Snow Tyres for the Saab 96.

Winter 2010 was cold and snowy in England; and the Saab required some new tyres.

So a set of four Vredestien mud and snow155 x R15 tyres were purchased, to assess their road holding in these winter conditions and throughout the following year.

The summer tyres had been Firestone F560's which had been terrific tyres both in terms of wear rate and road holding, but they were now due for renewal.


Saab 96 in the Snow









The Vredestien tyres carry both the M+S (Mud and Snow) marking and the snowflake pictograph.

The M+S text indicates that the tread pattern is designed to work with mud and snow. It has a more open pattern to allow the tyre remain clear in use, with bocks of tread and no circumferential grooves.

The tyres also had holes to accept the installation of metal studs.

Vredestien 155 R15 Snow Tyres









These photographs show the comparison of tread patterns between summer and winter tyres.

F560 Summer tread (worn)

Vredestien Snow Tyre Tread









The snowflake symbol indicated that the tyre met an American standard and was made from softer rubber than normal 'summer' tyres. This different compound was confirmed by checking the two tyre types against the Shore standard for hardness.

Summer tyre was 74 on the Shore A Durometer.

Winter Tyres were 62 indicating a softer compound by16%.

(Click images for readable view)

Summer Tyre Hardness

Winter Tyre Hardness









Road Test.

Straight from the garage in the cold of the morning it was clear the Vredestien tyres gave more traction than the old summer tyres - although these were arguably worn summer tyres. Grip in the snowy slush, compacted ice and fresh snow were all noticeably improved, and driving, braking and cornering manoeuvres could be approached with much more confidence.

The following day the car was taken for a longer drive into the country, documented in the video below.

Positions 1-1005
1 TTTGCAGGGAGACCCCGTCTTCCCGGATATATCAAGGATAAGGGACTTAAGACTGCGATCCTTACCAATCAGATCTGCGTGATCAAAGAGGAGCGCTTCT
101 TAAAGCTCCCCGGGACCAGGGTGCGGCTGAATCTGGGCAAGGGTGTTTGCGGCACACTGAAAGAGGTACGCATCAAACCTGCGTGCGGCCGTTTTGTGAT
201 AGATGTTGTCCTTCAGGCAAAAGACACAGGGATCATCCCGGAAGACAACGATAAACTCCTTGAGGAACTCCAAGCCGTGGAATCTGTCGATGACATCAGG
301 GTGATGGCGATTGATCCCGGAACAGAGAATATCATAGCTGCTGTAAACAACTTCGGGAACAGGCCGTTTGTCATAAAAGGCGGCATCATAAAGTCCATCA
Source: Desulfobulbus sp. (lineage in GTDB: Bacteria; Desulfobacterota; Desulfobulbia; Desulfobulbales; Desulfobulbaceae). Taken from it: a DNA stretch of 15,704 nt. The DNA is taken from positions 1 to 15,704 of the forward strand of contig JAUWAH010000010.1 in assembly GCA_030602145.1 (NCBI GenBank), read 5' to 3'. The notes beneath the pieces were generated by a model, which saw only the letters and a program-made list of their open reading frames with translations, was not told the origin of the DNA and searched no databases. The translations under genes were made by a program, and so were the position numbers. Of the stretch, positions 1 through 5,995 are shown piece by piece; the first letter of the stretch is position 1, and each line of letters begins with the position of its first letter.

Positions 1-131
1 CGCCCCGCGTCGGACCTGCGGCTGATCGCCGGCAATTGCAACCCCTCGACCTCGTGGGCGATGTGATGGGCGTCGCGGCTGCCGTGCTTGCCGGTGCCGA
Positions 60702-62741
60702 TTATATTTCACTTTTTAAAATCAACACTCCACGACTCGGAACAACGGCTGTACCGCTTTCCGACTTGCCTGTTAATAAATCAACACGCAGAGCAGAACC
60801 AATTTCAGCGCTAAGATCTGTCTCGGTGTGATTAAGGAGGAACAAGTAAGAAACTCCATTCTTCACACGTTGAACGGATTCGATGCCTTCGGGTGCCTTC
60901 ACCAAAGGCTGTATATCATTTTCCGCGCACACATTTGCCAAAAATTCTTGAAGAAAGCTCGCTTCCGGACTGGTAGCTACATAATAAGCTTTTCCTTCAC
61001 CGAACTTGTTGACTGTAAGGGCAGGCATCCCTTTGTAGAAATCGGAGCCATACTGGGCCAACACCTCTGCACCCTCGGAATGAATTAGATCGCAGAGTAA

Click on the image to launch the video










Summer Driving.

Snow tyres are a compromise and summer performance was therefore expected to be less good than the Firestone's. Ideally they would be fitted on some separate wheels and swapped out when temperatures were warmer, but I didn't have the space or funds for this, so they would be used all year round.

The most noticeable downside was a reduction in directional stability, most obvious at high speeds and in cross winds. This was probably due to the lack of circumferential grooves on the winter tyres. This was accompanied by a slight vagueness in the steering, nothing too bad but the smallest changes in steering adjustment were now not translated into direction changes of the car. This was improved by lifting the tyre pressures to 30psi but was still present.

There was also a higher susceptibility for the car to understeer on wet roads. Saabs (like all safe cars) have always been designed to understeer when grip is inadequate, but this would now occur at lower speeds when powering through a corner.

On the positives - braking was as good as ever and driving on dry roads was very sure-footed and reassuring. Wear rate didn't seem to be a problem either.

However it was at lower temperatures and in snow and ice that they really excelled.

Recommended ?
Yes - for winter driving, just as long as you don't get tired of towing BMW's up hills.